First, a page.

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Old 12-03-2009, 03:53 PM   #1
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Default What's a good CAD program to do general design RC?

I was looking at CAD 15 from Staples and I wondered if it's good enough to tinker around with to design TCs? Can anyone recommend a program?
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Old 12-03-2009, 03:58 PM   #2
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AutoCAD PC
AutoDesk PC For a render
TurboCAD Pro MAC

Depending on what parts you are creating there are few cheaper non industrial ones out there
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Old 12-03-2009, 03:58 PM   #3
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AUTODESK
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Old 12-03-2009, 03:59 PM   #4
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Well they are expensive but Autocad and Solid Works. Solid Works is pretty cool in the way it works...you start with a 3D image right away.
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Old 12-03-2009, 04:01 PM   #5
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BRL-CAD Military OpenSource cast off free i think
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Old 12-03-2009, 04:04 PM   #6
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Most companies use Solid Works.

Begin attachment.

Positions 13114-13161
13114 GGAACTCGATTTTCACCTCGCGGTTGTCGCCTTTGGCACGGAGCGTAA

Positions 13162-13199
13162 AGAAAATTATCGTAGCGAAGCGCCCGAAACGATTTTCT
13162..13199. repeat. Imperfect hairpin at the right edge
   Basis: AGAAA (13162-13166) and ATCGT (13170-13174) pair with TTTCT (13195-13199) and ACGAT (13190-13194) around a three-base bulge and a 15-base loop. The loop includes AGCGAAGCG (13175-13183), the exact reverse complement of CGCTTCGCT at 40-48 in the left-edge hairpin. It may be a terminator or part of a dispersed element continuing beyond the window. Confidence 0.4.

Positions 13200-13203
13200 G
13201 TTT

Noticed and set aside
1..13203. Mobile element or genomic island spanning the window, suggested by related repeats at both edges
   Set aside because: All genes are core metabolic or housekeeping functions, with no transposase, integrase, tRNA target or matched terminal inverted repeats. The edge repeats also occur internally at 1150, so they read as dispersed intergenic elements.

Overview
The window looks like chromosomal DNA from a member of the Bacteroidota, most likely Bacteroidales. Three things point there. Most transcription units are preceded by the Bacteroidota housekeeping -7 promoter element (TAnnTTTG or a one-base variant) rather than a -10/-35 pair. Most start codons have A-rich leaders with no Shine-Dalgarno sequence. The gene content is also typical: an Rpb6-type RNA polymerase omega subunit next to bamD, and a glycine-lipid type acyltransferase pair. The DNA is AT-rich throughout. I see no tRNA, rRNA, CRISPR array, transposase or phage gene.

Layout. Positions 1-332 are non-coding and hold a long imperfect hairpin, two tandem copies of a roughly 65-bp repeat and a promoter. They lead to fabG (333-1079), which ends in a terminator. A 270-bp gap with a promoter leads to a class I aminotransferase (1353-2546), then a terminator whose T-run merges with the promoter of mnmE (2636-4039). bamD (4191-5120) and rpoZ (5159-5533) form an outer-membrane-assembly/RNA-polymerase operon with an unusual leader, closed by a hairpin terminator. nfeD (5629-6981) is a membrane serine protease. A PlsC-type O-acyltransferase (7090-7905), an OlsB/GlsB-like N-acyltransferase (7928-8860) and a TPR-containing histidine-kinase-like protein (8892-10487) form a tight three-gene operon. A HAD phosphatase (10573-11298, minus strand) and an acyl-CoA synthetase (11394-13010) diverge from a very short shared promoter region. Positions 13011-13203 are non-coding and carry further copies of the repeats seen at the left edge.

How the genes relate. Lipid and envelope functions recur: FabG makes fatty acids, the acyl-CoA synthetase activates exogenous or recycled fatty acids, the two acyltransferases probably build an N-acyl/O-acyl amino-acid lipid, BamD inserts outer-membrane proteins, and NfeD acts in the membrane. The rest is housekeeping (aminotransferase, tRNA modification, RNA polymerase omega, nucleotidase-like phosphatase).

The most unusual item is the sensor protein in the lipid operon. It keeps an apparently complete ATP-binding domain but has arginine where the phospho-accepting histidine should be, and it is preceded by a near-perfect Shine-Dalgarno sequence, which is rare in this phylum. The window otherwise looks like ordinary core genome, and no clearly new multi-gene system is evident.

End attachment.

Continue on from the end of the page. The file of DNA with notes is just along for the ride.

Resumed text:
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Old 12-03-2009, 04:37 PM   #7
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Alibre works pretty good too.

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Old 12-03-2009, 04:45 PM   #8
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[QUOTE=pejota;6674079]Alibre works pretty good too./QUOTE]

This one is free off line as well. I had it for a while and it does ok for the hobbiest. Not as nice as Solid Works, but works just fine. Do a Google search to find others for free.
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Old 12-03-2009, 06:11 PM   #9
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Quote:
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I was looking at CAD 15 from Staples and I wondered if it's good enough to tinker around with to design TCs? Can anyone recommend a program?
I use Solidworks for design, modeling, and assemblies and AutoCAD LT for design and programming layout. I would highly recommend them both. There are student versions of both but I don't know there limitations. There are also free versions of 3d modeling and 2d cad (DoubleCAD is one) you can download. Some that I have seen look pretty good just make sure that it can output 2d dxf or dwg or 3d iges, step, or acis, etc. This way as you move to other products you can bring your stuff along as well as easily communicate with vendors. Drafting is great for tolerances and dimensions but if you don't supply a model or 2d cad then your vendor will have to recreate it.

Good luck,

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Old 12-03-2009, 08:03 PM   #10